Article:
"I would probably not recommend this highschool based on the fact that you're literally in prison. By saying that, I mean you literally have no freedom what so ever, instructors are really bad and kids behave inappropriately. This is coming from my own experience, coming from a small middle school and being denied into PACE for no explainable reason. I had the thought of trying to change my life and get a long with better than average people through the PACE program. What I soon discovered as a freshmen I got in trouble in class for things I didn't do. I can sit there, kids throw food at each other, it lands near someone desk, soon it piles up, and the person close the the desk(me) get in trouble. You have no say in the situation. I've also had too many teachers that will teach a little, if the class get's loud they stop teaching because hey, it's every students fault if your class is loud. Not to mention some teachers are so bad, they can't be fired because they've worked there for over 10 years. I have more stories, i just have a character limit I'm on right now. The principal is great, he understands some teachers have problems. He will help you, if you approach him personally."
"I am a freshmen in John F Kennedy High school. I have to say that I really enjoy it. The diversity in this school makes it interesting to learn. I have wonderful teachers, who makes learning fun and easy. Overall, it's a great school and I am glad I came here. p.s: it does have its little ups and downs, but which school doesn't have that?"
"My son graduated in 2012. He was in the PACE program, which did a good job of helping him stay on track for college. He's currently attending a high ranking university on the east coast. Kennedy is an urban school, drawing its diverse student body from a wide variety socioeconomic and racial backgrounds. You have a few students headed for Princeton and a few students headed for prison, with most of them headed somewhere in between. This was a great environment for a taste of "real world" diversity. I would recommend the PACE program. With budget cuts, however, it's incumbent upon parents to fund-raise. So if you aren't willing to chip in to make sure that your students get the resources they need, then twice about coming here."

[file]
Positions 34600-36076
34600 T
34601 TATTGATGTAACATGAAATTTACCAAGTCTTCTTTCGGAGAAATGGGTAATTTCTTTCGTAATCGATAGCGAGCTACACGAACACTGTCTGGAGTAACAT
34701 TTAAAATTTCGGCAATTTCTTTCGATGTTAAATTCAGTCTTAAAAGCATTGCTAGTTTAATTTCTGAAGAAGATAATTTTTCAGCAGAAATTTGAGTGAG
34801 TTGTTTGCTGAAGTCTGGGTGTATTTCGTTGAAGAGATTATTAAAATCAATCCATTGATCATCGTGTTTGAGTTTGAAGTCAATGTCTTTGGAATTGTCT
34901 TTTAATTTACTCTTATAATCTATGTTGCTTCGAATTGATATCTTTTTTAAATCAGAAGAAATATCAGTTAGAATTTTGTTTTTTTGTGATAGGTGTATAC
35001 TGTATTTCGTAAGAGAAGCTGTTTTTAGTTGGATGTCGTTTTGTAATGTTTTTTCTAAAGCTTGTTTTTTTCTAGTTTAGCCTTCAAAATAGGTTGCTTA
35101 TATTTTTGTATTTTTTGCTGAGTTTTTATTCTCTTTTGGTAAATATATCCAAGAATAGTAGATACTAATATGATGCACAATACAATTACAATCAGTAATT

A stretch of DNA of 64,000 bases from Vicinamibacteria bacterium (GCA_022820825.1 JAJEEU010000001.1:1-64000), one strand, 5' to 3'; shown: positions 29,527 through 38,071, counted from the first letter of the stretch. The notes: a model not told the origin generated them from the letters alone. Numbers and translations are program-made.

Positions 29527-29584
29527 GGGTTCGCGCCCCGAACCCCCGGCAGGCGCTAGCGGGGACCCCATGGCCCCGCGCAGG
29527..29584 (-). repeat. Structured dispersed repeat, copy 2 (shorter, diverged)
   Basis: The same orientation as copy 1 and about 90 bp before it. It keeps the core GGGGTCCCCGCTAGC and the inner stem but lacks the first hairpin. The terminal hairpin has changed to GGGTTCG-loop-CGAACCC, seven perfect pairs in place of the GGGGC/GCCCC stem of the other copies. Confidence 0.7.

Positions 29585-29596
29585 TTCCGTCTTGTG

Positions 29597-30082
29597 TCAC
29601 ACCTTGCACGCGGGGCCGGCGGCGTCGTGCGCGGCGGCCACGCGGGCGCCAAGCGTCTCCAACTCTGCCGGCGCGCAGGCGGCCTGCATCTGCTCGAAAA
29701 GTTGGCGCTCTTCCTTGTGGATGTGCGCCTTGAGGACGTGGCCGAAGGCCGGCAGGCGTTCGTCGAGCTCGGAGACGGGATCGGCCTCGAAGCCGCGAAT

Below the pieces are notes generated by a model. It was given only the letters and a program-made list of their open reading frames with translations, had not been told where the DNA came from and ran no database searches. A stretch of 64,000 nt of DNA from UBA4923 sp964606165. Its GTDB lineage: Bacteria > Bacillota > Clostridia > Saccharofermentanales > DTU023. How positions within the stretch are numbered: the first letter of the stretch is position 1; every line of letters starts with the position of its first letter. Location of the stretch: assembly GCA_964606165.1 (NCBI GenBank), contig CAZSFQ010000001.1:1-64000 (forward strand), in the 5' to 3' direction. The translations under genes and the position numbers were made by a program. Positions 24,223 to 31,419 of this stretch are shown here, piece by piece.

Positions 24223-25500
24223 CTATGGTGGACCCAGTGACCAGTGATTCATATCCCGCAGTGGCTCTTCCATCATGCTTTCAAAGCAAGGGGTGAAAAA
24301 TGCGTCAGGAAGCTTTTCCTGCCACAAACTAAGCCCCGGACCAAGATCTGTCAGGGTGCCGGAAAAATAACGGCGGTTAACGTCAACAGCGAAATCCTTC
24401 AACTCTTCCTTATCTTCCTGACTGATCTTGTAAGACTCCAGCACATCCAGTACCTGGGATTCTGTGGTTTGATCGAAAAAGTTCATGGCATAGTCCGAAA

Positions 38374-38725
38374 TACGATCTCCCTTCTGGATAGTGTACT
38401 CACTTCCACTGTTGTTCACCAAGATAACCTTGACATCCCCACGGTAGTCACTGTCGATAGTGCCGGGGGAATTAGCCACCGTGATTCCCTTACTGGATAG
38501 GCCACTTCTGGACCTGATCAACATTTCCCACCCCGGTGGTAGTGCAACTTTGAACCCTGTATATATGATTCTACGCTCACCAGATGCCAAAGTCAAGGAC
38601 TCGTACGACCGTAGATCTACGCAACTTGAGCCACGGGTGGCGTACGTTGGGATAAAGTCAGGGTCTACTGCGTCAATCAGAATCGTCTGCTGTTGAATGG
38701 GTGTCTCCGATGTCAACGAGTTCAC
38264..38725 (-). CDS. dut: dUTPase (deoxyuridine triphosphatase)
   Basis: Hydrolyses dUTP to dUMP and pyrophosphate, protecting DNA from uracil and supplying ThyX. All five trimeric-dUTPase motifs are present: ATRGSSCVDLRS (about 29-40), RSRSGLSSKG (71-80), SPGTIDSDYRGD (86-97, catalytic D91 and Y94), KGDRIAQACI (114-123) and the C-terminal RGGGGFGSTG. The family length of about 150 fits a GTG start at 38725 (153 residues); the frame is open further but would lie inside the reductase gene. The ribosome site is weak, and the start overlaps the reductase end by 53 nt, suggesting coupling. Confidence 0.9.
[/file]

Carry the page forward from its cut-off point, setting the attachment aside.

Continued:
"This school has been throughly disappointing. I transferred here from Florida. My old high school was in a good area and was almost like a mini college. You felt more like an adult there than at Kennedy. At Kennedy, you can find some teachers who will stay on task. A majority spend their time talking about personal problems or advice on life. I understand they think they are helping; however, I'd rather be learning about French than how to make a living. I have parents to teach me about life. I also find they try to go on and on about things that have NOTHING to do with the class subject. And if you try to write they yell at you if you tune out their stupid rambling. I'm sorry to those who don't agree. Because this school posses many different programs but for those who actually want to learn...good luck. Because a majority of these teachers don't care if you graduate. They are more concerned on blaming you for being inadequete or to tell you that you simply aren't good enough to pass their class."
"While the PACE program may be a good program, it does nothing to reach out to struggling underprivileged children who could really use the program to their advantage. I am a graduate of the PACE program, and many teachers are unhappy about the fact that PACE takes the 'cream of the crop' from Kennedy and then seeks more funding from the school. Many PACE students are those from privileged backgrounds that are essentially separated from the general population of the school. Gangs are becoming a bigger problem than the school realizes, and more often incidents are being under reported, since they usually occur outside of the school rather than on campus. The school is filled with lackluster teacher, even within the PACE program. The school lacks substantial leadership that tries to hide the schools problems rather than actually solve them"